A check on rational drug design: crystal structure of a complex of human immunodeficiency virus type 1 protease with a novel gamma-turn mimetic inhibitor.Hoog, S.S., Zhao, B., Winborne, E., Fisher, S., Green, D.W., DesJarlais, R.L., Newlander, K.A., Callahan, J.F., Moore, M.L., Huffman, W.F., Abdel-Meguid, S.S.
(1995) J.Med.Chem. 38: 3246-3252
- PubMed: 7650677
- PubMed Abstract:
- A Novel Constrained Reduced-Amide Inhibitor of HIV-1 Protease Derived from the Sequential Incorporation of Gamma-Turn Mimetics Into a Model Substrate
Newlander, K.A.,Callahan, J.F.,Moore, M.L.,Tomaszek, T.A.,Huffman, W.F.
(1993) J.Med.Chem. 36: 2321
We have previously reported (Newlander et al., J. Med. Chem. 1993, 36, 2321-2331) the design of human immunodeficiency virus type 1 (HIV-1) protease inhibitors incorporating C7 mimetics that lock three amino acid residues of a peptide sequence into a ...
We have previously reported (Newlander et al., J. Med. Chem. 1993, 36, 2321-2331) the design of human immunodeficiency virus type 1 (HIV-1) protease inhibitors incorporating C7 mimetics that lock three amino acid residues of a peptide sequence into a gamma-turn. The design of one such compound, SB203238, was based on X-ray structures of reduced amide aspartyl protease inhibitors. It incorporates a gamma-turn mimetic in the P2-P1' position, where the carbonyl of the C7 ring is replaced with an sp3 methylene group yielding a constrained reduced amide. It shows competitive inhibition with Ki = 430 nM at pH 6.0. The three-dimensional structure of SB203238 bound to the active site of HIV-1 protease has been determined at 2.3 A resolution by X-ray diffraction and refined to a crystallographic R-factor (R = sigma magnitude of Fo magnitude of - magnitude of Fc magnitude of /sigma magnitude of Fo magnitude of, where Fo and Fc are the observed and calculated structure factor amplitudes, respectively) of 0.177. The inhibitor lies in an extended conformation in the active site; however, because of the constrained geometry of the C7 ring, it maintains fewer hydrogen bonds with the protein than in most other HIV-1 protease-inhibitor complexes. More importantly, the inhibitor binds to the enzyme differently than predicted in its design, by binding with the P2-P1' alpha-carbon atoms shifted by approximately one-half a residue toward the N-terminus from their presumed positions. This study illustrates the importance of structural information in an approach to rational drug design.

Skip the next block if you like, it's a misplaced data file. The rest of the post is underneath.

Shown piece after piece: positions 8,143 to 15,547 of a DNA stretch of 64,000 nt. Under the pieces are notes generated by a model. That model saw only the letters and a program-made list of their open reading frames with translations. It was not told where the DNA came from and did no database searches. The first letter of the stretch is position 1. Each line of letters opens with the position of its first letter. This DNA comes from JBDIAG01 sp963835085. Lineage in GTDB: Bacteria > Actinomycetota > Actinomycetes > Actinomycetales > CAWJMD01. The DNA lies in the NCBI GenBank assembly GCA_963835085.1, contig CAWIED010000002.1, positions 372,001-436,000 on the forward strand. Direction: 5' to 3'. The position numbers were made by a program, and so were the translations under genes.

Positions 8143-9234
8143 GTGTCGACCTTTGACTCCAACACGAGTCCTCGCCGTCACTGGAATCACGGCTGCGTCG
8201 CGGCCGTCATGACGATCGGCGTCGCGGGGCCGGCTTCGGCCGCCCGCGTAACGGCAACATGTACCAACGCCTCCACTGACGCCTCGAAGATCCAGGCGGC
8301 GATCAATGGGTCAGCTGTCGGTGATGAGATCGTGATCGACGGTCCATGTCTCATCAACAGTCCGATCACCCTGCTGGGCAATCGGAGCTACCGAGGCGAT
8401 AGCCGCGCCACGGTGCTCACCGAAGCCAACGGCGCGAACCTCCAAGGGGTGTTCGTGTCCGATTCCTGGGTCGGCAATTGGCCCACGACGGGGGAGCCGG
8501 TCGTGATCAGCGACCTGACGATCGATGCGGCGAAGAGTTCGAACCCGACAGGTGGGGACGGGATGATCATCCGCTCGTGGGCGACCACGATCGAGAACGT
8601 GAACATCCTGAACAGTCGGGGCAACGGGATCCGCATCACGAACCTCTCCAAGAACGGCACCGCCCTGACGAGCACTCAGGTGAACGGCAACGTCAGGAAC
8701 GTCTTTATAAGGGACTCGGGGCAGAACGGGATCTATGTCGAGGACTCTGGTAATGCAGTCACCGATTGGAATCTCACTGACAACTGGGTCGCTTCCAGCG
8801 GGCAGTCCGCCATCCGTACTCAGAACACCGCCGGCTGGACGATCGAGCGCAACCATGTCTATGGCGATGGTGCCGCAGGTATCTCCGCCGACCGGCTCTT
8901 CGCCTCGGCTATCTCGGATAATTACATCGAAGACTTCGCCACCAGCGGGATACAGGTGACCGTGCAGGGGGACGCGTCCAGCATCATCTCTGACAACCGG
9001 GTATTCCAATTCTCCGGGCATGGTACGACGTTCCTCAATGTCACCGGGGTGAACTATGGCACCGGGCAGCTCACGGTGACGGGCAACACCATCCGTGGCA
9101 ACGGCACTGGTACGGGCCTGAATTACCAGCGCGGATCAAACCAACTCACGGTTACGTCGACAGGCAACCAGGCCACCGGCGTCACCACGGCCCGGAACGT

Department of Macromolecular Sciences, SmithKline Beecham Pharmaceuticals, King of Prussia, Pennsylvania 19406, USA.